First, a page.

Totenberg: I think I would expect Supreme Court nominations to be very hard-fought, and if there’s any flaw or potential flaw in any nominee, increasingly, the other side is going to capitalize on it. Where it has become more and more toxic is actually in the lower courts. And what used to prevent that from happening was a fair amount of consultation when the senators, for example, from a state were not of the party of the president. If you’re of the party of the president, you do get consulted. And it used to be if you had, for example, two senators who were Republican and a Democratic president or vice versa, you simply had to consult them. And nominations did not move forward unless the senators from the state agreed to move them forward. And that happened all the way even through the Obama administration. There were a lot of nominees who got dropped early in the process because the Republican senators from the state objected, and then, Mitch McConnell, the then-senate leader, held a lot of those seats open. He just refused to confirm them, at least at the court of appeals level and even some district court levels. And now that President Trump is president, he is increasingly not consulting the senators form the state who are of the opposing party. And they can yell and scream all they want, but there’s really nothing much they can do about it. And it means that I would say that the nominees to the courts of appeal are far more conservative than the Democratic nominees in the Obama and Clinton administrations were liberal. And one of these days, there’s going to be a Democratic president with a Democratic Senate. I don’t know when it’s going to happen, but can’t even bar the door, there’s no filibuster left. There’s no nothing left, and the Democrats have felt themselves totally rolled, and they’ll roll the opposition back when they get the power.

Reeher: Do you see a way out of this? Do you see a future where this will revert back to an earlier day where this wasn’t done in such a harshly partisan way?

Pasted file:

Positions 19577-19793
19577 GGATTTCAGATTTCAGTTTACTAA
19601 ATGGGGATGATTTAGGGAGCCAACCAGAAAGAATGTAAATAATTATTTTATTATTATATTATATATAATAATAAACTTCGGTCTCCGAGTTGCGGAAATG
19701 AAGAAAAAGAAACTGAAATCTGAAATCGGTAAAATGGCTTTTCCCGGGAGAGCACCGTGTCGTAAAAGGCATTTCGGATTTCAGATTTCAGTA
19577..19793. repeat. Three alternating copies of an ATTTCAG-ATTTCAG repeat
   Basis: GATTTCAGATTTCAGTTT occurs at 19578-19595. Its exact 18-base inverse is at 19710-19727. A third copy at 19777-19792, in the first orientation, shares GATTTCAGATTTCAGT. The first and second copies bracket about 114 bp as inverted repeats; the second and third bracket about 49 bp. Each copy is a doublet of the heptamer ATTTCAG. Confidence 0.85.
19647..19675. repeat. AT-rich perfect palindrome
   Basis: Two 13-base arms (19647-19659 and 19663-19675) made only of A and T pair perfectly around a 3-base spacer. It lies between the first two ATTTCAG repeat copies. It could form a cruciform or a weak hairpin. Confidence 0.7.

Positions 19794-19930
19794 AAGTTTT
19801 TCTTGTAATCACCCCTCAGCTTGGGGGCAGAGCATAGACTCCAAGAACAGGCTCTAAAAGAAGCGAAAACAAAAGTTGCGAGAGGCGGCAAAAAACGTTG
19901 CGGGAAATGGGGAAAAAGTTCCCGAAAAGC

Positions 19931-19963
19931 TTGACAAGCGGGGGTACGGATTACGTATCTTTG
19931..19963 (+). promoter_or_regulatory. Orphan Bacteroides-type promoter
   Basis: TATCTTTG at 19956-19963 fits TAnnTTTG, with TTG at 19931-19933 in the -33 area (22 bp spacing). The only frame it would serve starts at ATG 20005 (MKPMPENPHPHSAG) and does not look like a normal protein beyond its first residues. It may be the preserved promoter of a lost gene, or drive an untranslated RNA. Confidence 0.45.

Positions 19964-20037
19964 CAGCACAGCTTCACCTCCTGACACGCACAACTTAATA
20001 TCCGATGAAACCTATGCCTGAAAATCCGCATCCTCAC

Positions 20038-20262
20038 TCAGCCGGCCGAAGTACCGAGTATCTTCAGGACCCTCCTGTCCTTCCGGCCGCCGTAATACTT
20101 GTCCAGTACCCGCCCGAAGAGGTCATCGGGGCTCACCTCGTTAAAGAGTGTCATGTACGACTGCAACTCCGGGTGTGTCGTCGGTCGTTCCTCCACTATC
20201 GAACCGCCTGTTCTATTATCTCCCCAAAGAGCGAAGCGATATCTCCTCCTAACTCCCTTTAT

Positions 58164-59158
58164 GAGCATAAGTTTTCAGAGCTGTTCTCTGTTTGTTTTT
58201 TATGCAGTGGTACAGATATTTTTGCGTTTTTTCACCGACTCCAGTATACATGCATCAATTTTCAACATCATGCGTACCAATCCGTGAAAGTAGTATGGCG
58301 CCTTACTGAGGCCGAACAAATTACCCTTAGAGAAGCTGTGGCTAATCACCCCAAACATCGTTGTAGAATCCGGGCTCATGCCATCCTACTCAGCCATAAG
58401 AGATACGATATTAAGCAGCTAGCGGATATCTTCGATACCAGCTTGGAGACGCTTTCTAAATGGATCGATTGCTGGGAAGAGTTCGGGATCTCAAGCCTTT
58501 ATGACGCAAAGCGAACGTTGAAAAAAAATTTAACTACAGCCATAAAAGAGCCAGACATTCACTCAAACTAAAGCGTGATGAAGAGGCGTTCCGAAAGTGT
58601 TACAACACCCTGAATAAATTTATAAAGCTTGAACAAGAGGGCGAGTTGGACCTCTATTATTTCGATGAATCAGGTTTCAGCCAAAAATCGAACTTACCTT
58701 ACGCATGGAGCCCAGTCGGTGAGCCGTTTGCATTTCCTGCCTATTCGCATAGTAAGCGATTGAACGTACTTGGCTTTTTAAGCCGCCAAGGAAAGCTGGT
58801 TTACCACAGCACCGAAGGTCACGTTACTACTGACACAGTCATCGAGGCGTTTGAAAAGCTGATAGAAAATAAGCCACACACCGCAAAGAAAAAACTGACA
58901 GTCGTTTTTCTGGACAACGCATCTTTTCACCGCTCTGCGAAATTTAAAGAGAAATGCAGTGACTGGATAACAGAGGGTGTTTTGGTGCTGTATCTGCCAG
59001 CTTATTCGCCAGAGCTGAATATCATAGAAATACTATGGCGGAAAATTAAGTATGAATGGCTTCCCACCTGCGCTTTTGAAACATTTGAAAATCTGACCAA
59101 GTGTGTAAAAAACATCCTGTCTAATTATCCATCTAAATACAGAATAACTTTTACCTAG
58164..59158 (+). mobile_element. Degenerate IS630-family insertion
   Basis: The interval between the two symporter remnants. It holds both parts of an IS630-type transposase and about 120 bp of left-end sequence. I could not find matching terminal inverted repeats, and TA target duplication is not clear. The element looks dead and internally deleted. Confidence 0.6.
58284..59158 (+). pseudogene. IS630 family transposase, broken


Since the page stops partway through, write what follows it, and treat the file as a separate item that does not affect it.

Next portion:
Totenberg: I don’t have a crystal ball, but I don’t see a way out of it. It’s always tit for tat in this. It’s an arm’s race in a way about judgeships. And they weren’t terribly important to Democrats for many years. That was not their first priority. But I think increasingly, now, they will be, and it is an arm’s race.

Reeher: Vanity Fair once called you the “queen of leaks” for, among other things, you’ve broken many important stories, but just a few – Anita Hill, Supreme Court nominee Douglas Ginsburg and his use of marijuana, Supreme Court secret deliberations during Watergate. What’s your secret? Why are people so comfortable telling you things they’re not going to tell a lot of people?

Totenberg: Well, they’re not. It’s nice to be called the queen of leaks, but the truth is that people don’t normally come up to a reporter, even for The New York Times or the Washington Post – or perhaps them more than me. I’ve never had somebody just drop something in my lap. I’ve always had to know something, some little kernel that made me suspicious so that I started kicking tires journalistically and calling lots and lots of people and then prying loose a little more information and a little more and finally getting the whole enchilada put together. I can’t say that it doesn’t just happen, that people just hand you a document. I’ve just never had that happen to me. I’ve never been lucky enough to have that happen to me.

Reeher: Is there a judicial story that you’ve done in your career that sticks out as the most memorable to you?

Totenberg: People always say to you, “Well, what was the most consequential story or favorite story or whatever?” And I can’t actually say. Certainly, the most consequential story was the Anita Hill story because it caused a reopening of the hearing and a very close vote that probably wouldn’t have been that close otherwise. And it had enormous repercussions in the world of sexual harassment as well. But it was hardly my favorite story. It was unpleasant to report. It was unpleasant in the aftermath. I think the thing that I have done that I loved best was an interview that I did in public. It was an interview of Justice Ruth Bader Ginsburg and Justice Antonin Scalia, the ideological opposites on the Supreme Court. And this was just a few years ago. I think it was about a year before Scalia died, but it may have even been that year. And I think it was the year before. And I know them both very well. I had known them both long before they became Supreme Court justices, and they trusted me enough. And they were not exhausted. It was in the mid-February break. They didn’t have a lot of stuff going on, and it’s called a writing break because people can work on their opinions. And it was in the Lisner Auditorium in Washington in front of about 1,500 people. And they came to play. And they argued and they fought and they told entertaining stories about each other with great, great affection. And it was just a sensational hour and a half and an example of two people who ideologically don’t agree at all but who respect and respected and liked each other.

Reeher: What’s the story of yours that’s generated the most public reaction? What’s the one where you run into people in the airport, they want to talk to you about, “oh, that thing you did”?